Obamacare rates are 7 percent less in states with greater Medicaid eligibility, a new analysis says. » Read More
Transgender people would be covered under a new rule barring sex discrimination in federally funded health programs.
For health insurers, government health programs have become an increasingly important part of their business.
New Jersey Gov. Chris Christie defends his decision to expand Medicaid by executive order in his state.
There were sharp decreases among uninsured people in Texas and California, but the rate among Hispanics continues to be relatively high.
Newly eligible enrollees are costing an average of $5,517 per person, almost 20 percent above earlier estimates.
Andy Slavitt, the acting boss of the Centers for Medicare and Medicaid Services, which oversees Obamacare, has been nominated as head of the agency.
Dr. Scott Gottlieb, American Enterprise Institute, and Steve Rattner, Willett Advisors chairman, discuss the future of health care following the Supreme Court ruling on Obamacare. Also Rattner and Gottlieb discuss consolidation within the hospital space.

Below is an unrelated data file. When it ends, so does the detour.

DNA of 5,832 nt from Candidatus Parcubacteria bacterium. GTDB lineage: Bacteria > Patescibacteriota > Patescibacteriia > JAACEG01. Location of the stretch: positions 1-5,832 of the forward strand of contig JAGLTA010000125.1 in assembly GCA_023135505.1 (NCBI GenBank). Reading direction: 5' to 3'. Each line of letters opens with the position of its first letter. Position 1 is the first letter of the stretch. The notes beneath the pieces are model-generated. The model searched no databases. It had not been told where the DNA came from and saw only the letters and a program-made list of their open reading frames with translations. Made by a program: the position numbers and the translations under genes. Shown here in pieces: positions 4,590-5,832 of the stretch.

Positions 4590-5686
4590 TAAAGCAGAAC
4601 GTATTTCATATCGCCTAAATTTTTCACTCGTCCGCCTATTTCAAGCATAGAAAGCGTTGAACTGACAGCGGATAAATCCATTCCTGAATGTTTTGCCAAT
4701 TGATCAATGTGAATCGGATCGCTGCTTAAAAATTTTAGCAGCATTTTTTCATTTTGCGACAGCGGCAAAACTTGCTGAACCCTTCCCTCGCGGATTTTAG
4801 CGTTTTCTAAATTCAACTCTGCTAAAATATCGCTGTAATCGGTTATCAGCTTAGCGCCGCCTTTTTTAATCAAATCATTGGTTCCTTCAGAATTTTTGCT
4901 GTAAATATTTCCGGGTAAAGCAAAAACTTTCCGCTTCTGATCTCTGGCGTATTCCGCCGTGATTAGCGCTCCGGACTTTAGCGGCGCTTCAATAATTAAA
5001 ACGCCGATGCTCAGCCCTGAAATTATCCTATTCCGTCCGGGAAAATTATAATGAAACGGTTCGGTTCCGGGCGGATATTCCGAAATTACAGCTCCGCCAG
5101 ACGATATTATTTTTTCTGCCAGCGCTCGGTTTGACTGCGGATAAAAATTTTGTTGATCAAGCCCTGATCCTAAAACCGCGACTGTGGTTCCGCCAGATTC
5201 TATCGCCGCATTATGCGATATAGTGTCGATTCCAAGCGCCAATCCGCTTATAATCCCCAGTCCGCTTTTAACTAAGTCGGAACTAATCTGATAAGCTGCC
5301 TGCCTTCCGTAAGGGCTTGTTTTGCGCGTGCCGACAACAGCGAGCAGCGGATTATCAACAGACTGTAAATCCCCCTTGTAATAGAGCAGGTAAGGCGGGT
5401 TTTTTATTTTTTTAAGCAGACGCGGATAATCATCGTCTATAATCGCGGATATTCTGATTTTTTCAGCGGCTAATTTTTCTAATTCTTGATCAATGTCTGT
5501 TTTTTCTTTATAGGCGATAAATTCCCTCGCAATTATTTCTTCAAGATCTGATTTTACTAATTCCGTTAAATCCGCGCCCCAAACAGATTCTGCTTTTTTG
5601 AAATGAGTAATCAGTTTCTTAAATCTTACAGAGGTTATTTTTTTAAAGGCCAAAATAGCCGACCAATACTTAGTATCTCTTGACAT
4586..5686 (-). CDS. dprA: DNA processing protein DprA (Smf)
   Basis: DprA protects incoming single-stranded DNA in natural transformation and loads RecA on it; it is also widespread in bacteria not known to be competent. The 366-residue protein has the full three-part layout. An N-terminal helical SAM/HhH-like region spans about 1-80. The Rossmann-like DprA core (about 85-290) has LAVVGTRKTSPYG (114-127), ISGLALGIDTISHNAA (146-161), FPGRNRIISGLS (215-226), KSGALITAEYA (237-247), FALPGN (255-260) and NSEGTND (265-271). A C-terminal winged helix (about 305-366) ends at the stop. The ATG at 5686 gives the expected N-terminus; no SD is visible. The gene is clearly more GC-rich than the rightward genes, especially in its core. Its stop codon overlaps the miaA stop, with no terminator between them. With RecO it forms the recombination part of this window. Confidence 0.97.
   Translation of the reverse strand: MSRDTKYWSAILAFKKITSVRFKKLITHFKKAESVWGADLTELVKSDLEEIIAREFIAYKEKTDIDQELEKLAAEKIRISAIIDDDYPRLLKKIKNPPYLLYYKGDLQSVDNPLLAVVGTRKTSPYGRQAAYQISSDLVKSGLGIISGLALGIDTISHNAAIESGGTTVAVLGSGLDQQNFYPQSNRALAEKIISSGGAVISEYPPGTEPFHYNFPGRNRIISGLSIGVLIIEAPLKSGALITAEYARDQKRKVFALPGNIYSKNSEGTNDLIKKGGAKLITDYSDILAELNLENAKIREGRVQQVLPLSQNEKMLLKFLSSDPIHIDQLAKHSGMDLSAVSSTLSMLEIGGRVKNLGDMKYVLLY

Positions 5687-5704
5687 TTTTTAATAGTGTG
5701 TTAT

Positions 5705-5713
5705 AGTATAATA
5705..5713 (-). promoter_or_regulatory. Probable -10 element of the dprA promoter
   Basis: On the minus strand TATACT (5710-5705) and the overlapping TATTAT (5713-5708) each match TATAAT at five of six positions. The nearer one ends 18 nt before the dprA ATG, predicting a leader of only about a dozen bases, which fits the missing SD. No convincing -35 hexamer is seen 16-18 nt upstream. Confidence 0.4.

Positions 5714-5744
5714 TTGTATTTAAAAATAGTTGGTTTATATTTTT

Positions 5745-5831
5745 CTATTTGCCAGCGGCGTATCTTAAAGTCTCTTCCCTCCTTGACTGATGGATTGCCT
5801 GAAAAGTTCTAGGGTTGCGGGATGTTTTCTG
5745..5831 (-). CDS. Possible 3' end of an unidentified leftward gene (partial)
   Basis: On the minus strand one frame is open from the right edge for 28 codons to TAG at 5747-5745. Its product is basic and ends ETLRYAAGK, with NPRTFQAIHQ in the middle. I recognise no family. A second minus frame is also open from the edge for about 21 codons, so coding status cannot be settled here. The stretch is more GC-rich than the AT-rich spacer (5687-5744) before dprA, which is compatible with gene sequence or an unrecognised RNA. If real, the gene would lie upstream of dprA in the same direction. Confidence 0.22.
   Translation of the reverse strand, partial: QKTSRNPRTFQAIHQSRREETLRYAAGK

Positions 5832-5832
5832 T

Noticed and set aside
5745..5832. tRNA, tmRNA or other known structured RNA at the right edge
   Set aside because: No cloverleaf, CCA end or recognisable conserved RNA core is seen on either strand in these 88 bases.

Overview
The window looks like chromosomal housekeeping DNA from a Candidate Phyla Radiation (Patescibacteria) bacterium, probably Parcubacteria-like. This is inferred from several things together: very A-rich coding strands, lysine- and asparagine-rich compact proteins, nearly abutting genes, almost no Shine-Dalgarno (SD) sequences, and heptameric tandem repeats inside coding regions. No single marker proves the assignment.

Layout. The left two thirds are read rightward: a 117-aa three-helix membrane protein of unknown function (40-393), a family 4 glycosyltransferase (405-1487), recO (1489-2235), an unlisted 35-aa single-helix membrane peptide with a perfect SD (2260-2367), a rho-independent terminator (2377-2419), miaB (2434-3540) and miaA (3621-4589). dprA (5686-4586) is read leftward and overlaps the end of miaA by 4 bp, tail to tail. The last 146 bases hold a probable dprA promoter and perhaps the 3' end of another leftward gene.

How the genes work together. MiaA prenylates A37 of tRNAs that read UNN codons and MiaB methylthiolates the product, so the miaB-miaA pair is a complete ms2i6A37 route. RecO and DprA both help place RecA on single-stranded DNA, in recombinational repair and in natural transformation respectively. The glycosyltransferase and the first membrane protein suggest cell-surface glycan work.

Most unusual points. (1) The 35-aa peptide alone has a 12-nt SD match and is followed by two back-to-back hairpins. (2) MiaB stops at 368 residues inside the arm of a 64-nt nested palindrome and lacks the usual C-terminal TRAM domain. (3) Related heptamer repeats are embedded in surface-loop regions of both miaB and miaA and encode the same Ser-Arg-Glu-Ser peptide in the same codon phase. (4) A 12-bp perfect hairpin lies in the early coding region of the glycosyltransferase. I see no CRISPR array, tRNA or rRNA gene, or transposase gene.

Dr. Toby Cosgrove, Cleveland Clinic CEO, provides insight to the Supreme Court's ruling on Obamacare subsidies and its impact on patients, hospitals and health insurers.
An estimated 5 percent of the population is responsible for about half—or $1.4 trillion—of all U.S. health spending.
More than 30 states face a budget shortfall in fiscal 2015, and many have 5% or less in reserve. It's a red flag that big trouble is ahead.
A Supreme Court case threatens to unwind some of the gains in insured rates and uncompensated care costs states have reaped under Obamacare.
The CBO says a repeal of Obamacare would increase the US deficit by $353 billion over the next 10 years.
Two divergent U.S. core inflation readings could be related to the price of medical care. CNBC explores.
Texas is forgoing about $100 billion in federal funds by not expanding a major health program for the poor.
Florida faces a budget hole as the Obama administration refuses to give the state all the money it wants for uncompensated hospital costs.
The most expensive 5 percent of Medicaid-only enrollees accounted for nearly half of all spending on such enrollees in each year from 2009 through 2011.